Renowned physicist remembered in rotunda

By Jordan Duncan

Academics and social activists shared tearful eulogies Saturday around a framed picture of a mentor, professor and community leader in Morris Library.

The memorial commemorated Fazley Bary Malik, a professor of theoretical physics, who died July 4 after becoming ill at an airport in Istanbul, according a press release from David Vitoff, an Illinois Education Association organizer.

The university’s memorial from 11 a.m. to 2 p.m. included a luncheon where several speakers shared memories of Malik. Speakers included civil rights attorney Richard Whitney, SIU professor and author Albert P. Melone and Esen Ercan Alp, who was recruited to the university from Turkey by Malik.


“Bary Malik was an eminent scholar of unusual intellectual ability,” Melone said.

Alp said Malik helped international students adapt to life in America.

“He was quite sensitive to recognizing their weaknesses and their strengths, and help them make the transition,” he said.

Alp said Malik helped him receive a visa and relocate to the U.S. in 1980, a process that requires a professor to identify a student with potential and help provide necessary resources.

Malik was also influential in faculty and administration relations.

James F. Clark, former IEA UniServ director, said Malik was never afraid to fight for collective bargaining.

“His courage to put his name on the line was a … contributing factor to our organizing success in 1996,” Clark said.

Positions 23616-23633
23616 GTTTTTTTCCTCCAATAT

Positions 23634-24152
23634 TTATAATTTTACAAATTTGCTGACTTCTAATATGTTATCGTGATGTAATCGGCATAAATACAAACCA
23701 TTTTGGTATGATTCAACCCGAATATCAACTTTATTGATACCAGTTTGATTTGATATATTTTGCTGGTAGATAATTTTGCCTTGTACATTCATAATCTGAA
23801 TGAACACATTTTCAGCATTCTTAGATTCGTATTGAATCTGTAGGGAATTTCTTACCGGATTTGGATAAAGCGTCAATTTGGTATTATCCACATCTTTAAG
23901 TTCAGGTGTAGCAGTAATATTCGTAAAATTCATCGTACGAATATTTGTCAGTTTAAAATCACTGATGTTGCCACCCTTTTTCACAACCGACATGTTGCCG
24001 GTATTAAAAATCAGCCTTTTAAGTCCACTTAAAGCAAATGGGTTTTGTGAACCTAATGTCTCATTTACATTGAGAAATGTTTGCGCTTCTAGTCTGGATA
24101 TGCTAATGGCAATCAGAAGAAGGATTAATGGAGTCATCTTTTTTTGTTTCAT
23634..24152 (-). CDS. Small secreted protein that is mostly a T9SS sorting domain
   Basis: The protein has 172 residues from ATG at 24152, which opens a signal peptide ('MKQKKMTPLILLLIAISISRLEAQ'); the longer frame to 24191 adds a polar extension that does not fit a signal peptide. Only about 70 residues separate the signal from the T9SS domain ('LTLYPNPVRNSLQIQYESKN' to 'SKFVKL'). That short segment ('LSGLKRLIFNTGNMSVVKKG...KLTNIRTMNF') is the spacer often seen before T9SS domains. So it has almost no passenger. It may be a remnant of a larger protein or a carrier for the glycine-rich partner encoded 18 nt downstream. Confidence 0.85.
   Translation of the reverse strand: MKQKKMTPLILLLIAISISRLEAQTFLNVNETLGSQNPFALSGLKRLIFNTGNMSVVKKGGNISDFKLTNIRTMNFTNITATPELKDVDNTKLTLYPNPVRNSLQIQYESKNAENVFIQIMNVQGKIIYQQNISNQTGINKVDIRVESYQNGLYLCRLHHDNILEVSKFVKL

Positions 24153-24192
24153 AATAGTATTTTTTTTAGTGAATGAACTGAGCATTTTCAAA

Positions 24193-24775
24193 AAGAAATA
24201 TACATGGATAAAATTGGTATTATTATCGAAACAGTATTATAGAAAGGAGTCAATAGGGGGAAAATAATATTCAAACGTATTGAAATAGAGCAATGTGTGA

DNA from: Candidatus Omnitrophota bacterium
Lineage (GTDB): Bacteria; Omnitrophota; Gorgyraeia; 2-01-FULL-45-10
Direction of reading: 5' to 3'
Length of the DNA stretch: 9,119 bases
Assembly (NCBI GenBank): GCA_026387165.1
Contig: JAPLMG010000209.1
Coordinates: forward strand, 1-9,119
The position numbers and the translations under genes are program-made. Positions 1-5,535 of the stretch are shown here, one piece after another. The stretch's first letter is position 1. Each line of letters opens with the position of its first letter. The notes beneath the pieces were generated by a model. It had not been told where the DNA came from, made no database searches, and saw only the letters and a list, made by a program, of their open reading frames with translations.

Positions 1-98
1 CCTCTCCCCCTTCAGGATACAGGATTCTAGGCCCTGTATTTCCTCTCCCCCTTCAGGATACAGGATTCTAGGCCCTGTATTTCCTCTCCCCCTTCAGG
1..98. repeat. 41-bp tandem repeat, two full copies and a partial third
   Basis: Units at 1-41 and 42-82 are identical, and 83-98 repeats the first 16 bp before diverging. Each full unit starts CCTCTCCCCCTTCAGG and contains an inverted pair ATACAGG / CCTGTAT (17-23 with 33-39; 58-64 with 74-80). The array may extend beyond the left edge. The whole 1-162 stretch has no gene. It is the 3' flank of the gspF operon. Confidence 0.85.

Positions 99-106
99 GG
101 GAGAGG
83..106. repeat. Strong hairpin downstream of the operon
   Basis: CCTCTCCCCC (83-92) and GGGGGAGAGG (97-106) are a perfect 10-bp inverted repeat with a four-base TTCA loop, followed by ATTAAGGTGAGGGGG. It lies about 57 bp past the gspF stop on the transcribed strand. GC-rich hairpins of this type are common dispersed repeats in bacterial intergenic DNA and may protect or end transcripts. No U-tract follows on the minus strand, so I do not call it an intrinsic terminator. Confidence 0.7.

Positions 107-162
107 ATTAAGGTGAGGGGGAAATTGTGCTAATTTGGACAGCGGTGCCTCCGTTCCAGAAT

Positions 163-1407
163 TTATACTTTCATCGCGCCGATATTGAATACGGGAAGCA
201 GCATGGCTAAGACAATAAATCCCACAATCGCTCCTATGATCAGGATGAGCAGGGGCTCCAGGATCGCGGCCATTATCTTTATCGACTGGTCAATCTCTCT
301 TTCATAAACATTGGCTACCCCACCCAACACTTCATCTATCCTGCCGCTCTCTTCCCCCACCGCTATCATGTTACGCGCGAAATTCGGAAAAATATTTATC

Richard Whitney, an American Civil Liberties Union lawyer, said one of Malik’s major contributions within local social activism was mediating arguments.

“He was a model of collegiality, civility, deliberateness, respectfulness and calm,” said Whitney, who worked with Malik on students’ rights issues when Malik was chair of the southern Illinois union chapter.

Malik was born Aug. 16, 1934, in West Benegal, India. He earned a bachelor’s degree in physics from Calcutta University in 1953 and his doctorate in theoretical physics in Germany under the supervision of Werner Heisenberg, a pioneer of quantum mechanics.

Malik served as post-doctoral fellow at Princeton University, assistant professor at Yale University and a professor at Indiana University before coming to SIU in 1980, where he served as chair of the Department of Physics. He stepped down in 1985 to focus on research.

He received the American Physical Society’s John Wheatley Award in 2007 for “extensive contributions to developing physics and inspiring physicists in emerging nations through insightful personal collaborations,” according to a press release.

Whitney said Malik was humble about his accomplishments in the scientific field.

“He never brought it up, and I was too absorbed in the subjects of the moment to ask what he taught and what he researched,” Whitney said. “Today, the expression that someone is a ‘gentleman and a scholar’ is viewed as a mildly humorous or ironic compliment. For Bary, it would be a spot-on description.”

Jordan Duncan be reached at [email protected]